A DAY TRIP TO IRELAND'S EYE
My feet will not hold,
They slip on seaweed
In rock-pools of stepped rocks
To be climbed from the motor launch:
On my arms,
Like toothless mouths masticating
My flesh to their feed of bruise;
Intent as tug-boats
Hawsered to a towing task,
From the ignominy
Of losing feet and face –
The island has been reached
And I too have been safely beached.
It is at times of such helpless
That I feel pride ebb
To leave uncovered
My hidden, untidy
(A world of panic
With its array of tranquil masks):
The pulled leash of children's hands
And the arm folded arm of their mother
Will lead me up and down and around
This double exposure of land and me:
I am brooding
All of this arrival time
Of my again revealing clamber,
I will survive
Once again to forget
These shores of awkward comings and goings
Where I feel nakedly vulnerable
At the end of a boat-trip from Howth,
In this sound-filled landscape.
Where protesting dinghies boom and groan
On their clumsy journeys back to water:
Every sound heard
Has its own personal connotation
Under a gull-crying sky in August.
* * *
PALACE OF DREAMS
The radiators click to cool:
In the dormitory's quiet,
The boys here from different parts,
Stir restlessly in dreams still alive
Although their faces are succumbed to dark:
Their distant homes are changed
For a collective in this state
Of cared for and being herded blind.
When they wake, hills will again shroud in mist
And fields enfold to fenced imagines
And far things disappear.
In dreams, donkey carts come and go to bogs
And other boys in these dreams hold the reins:
Sleep is here that collapsed banquet hall
From which Simonides escaped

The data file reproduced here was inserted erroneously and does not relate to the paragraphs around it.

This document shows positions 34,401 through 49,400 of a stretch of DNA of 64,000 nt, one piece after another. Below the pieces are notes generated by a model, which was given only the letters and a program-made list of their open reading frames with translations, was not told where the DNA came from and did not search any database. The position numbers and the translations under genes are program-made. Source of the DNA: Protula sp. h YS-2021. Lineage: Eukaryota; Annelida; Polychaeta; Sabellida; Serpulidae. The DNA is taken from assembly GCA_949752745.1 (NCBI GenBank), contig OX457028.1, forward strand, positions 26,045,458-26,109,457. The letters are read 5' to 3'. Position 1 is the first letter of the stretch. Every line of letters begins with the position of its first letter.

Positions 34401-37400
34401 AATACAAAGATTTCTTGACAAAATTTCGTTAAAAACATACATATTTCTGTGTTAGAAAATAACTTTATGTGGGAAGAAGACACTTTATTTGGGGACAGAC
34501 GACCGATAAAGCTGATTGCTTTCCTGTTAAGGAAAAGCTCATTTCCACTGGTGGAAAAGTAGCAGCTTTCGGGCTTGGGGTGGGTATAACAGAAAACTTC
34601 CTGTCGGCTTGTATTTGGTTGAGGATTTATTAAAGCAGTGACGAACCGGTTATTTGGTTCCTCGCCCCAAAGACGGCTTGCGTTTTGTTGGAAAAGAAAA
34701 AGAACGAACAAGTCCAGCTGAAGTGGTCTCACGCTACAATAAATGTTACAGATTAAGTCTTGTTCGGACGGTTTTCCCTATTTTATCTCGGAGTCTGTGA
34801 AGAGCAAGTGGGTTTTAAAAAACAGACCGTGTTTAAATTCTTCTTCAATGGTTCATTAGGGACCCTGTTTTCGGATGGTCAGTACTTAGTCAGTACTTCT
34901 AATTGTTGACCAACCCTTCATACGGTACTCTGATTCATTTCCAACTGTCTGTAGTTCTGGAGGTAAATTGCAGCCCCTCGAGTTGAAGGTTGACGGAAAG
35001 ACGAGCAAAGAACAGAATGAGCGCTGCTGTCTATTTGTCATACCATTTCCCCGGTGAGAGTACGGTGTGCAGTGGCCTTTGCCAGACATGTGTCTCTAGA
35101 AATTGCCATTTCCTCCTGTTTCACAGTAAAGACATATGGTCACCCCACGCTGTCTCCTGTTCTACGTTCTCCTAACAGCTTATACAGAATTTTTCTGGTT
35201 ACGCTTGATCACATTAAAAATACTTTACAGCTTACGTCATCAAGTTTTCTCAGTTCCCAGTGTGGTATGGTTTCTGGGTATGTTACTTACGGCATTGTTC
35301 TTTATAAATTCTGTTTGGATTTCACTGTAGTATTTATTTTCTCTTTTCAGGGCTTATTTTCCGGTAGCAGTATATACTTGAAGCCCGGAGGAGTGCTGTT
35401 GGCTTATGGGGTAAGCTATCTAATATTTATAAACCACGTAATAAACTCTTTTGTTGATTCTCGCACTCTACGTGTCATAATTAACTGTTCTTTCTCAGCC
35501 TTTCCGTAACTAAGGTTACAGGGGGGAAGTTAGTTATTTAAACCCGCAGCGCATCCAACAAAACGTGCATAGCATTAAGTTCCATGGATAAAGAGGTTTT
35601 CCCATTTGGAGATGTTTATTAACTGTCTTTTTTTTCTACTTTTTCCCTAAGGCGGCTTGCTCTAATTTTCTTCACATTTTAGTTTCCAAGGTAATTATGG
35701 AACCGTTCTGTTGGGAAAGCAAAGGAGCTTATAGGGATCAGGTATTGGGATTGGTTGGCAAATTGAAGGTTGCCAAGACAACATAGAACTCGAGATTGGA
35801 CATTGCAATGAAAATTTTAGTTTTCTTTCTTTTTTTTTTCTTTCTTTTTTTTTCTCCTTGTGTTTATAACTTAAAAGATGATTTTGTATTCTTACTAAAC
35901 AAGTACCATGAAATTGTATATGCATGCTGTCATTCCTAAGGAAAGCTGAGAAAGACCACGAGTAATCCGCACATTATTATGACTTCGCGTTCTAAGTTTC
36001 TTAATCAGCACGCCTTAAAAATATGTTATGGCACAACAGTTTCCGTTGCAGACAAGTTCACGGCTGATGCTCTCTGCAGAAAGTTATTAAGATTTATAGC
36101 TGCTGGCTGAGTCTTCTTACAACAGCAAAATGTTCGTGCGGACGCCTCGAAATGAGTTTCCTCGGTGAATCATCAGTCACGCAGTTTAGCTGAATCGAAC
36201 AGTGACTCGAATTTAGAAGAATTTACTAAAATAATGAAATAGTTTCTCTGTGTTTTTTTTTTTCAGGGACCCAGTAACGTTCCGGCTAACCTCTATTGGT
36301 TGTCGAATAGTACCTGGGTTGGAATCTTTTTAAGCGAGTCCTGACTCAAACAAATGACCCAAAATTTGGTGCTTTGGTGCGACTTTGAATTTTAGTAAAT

To show how everything in time can know its place.
These boys dream of scenes nearly gone;
The cinematography of life
Reels out the brain's cellulose of seeing:
Faces, places, exotic, banal,
Fade in and out of colour
To scenes of black and white with sepia tones
Until the end. For them sound-tracks alone will remain
Washed of colour in new dreams of remembered frames.
* * *
THE VOCABULARY OF YES
Bartley Dunne's on Stephen's Street,
Was her choice of pub.
It could have been chosen
For many reasons and no reason at all:
To be comfortable with the familiar
Or anonymous to those who knew her.
But there we were drinking and she driving
When driving and drinking was still permissible
And cars were fewer and moved slower then.
It had been a cold November day
Whose night was now ice with sleet
That made the pub all the warmer
And slow to leave until talk
Might wane and drain with the last drink
And search of clues for later.
In smile, nod of head, flick of hair
In a myriad of other silent ways
She probably spoke volumes to the mood
Of the evening drawing to a close
But not to an end
In her lexicon of expressive face
Lost on me that November night
When I was unaware of another vocabulary to yes
And anticipated only the fear of no.